11 Businesses You Might Not Know Were Started By Women

Kikkoman soy sauce, a company founded by a widow, according to legend
Kikkoman soy sauce, a company founded by a widow, according to legend
RICHARD MASONER/CYCLEICIOUS, FLICKR // CC BY-SA 2.0

According to the National Association of Women Business Owners, there were more than 11.6 million women-owned firms in the U.S., generating $1.7 trillion in sales, as of 2017. In addition to all the major inventions women have given us over the years, female entrepreneurs and visionaries have founded and owned companies in fields ranging from tech to television, fashion to food, and everything in between. Here are just a few examples of the game-changing enterprises women have founded or co-founded.

1. Kikkoman

glass bottle of Kikkoman soy sauce.
iStock.com/DarioZg

The origin story behind one of the world’s best-known soy sauce brands dates all the way back to 17th century Japan. As legend has it, an upper-class war widow named Shige Maki escaped in disguise with her son from Osaka Castle, their war-ravaged home, to Edo (the city that would become Toyko). Maki and her son learned to cultivate rice and brew soy sauce like their new neighbors, and Maki’s tweaks to the production process went over so well that 350 years later Kikkoman is still making a version of the stuff.

2. Flickr

A logo for the Flickr website is displayed during an announcement in 2013
A logo for the Flickr website displayed during an announcement in 2013
EMMANUEL DUNAND/AFP/Getty Images

Web design consultants Caterina Fake and Stewart Butterfield had originally developed a social interaction-based online game, but it wasn’t until Butterfield was up sick all night while the couple was at a 2003 gaming conference that the idea to just focus on the game’s photo-sharing aspect struck. Today, the online photo album site hosts tens of billions of photos and has changed the way people capture their lives on camera. Yahoo acquired the company from Fake and Butterfield for an undisclosed but hefty sum in 2005; in 2018, it was bought by independent image-hosting firm SmugMug.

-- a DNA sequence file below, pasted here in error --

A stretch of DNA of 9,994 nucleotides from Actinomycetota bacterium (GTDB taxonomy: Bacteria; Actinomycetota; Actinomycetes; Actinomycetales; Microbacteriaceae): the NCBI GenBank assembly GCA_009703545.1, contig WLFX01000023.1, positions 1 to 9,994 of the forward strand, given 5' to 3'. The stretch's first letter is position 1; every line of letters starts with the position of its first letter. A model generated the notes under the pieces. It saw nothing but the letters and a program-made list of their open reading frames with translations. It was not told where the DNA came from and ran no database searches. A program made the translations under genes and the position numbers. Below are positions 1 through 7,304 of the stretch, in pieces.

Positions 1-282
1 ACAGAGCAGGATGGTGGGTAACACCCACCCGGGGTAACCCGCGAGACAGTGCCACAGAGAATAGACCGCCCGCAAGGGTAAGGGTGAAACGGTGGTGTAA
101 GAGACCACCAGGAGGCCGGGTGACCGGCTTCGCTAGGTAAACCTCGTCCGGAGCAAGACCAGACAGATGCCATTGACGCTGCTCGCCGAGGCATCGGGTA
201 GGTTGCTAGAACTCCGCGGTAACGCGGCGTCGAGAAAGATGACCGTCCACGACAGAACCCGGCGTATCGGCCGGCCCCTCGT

3. Spanx

Sara Blakely attends the launch of Haute Contour by SPANX at Saks Fifth Avenue in 2009
Sara Blakely attends the launch of Haute Contour by SPANX at Saks Fifth Avenue in 2009
Astrid Stawiarz/Getty Images

Once landing the title of youngest female self-made billionaire didn’t come easily for Sara Blakely. She’d tried getting into law school, standup comedy, selling fax machines, even auditioning at Disney World (she’s said she didn’t get the part of Goofy because she was too short). But Blakely's turning point came at age 29 when she snipped the feet off a pair of pantyhose so she’d have a smoother shape under a pair of white pants and thought she might be onto something. She was. Spanx shapewear has since expanded to more than 200 products and a chain of retail stores, and has scores of celebrity devotees including Oprah, Gwyneth Paltrow, and Michelle Obama. In 2013, Blakely—who still owns 100 percent of the company—made headlines for pledging to donate half her wealth to charitable causes.

4. Pepperidge Farm

A package of Pepperidge Farms Goldfish crackers
Mike Mozart, Flickr // CC BY 2.0

In the 1930s, Connecticut housewife Margaret Rudkin started baking preservative-free breads to help alleviate one of her son’s allergies. Soon she was selling her bread (which was named after her family farm) to local grocers, and by 1947 Rudkin opened her first bakery. She'd go on to act as official taste-tester, the company spokesperson, and the importer of products like European-style cookies and Goldfish crackers she'd discovered on trips to Belgium and Switzerland. The brand's sales were already at $32 million a year when it sold to Campbell's in 1961; Rudkin officially retired from the company in 1966, but her breads and cookies continue to be grocery aisle mainstays.

5. Cisco

The Cisco Systems logo in front of the company's headquarters in San Jose, California
Justin Sullivan/Getty Images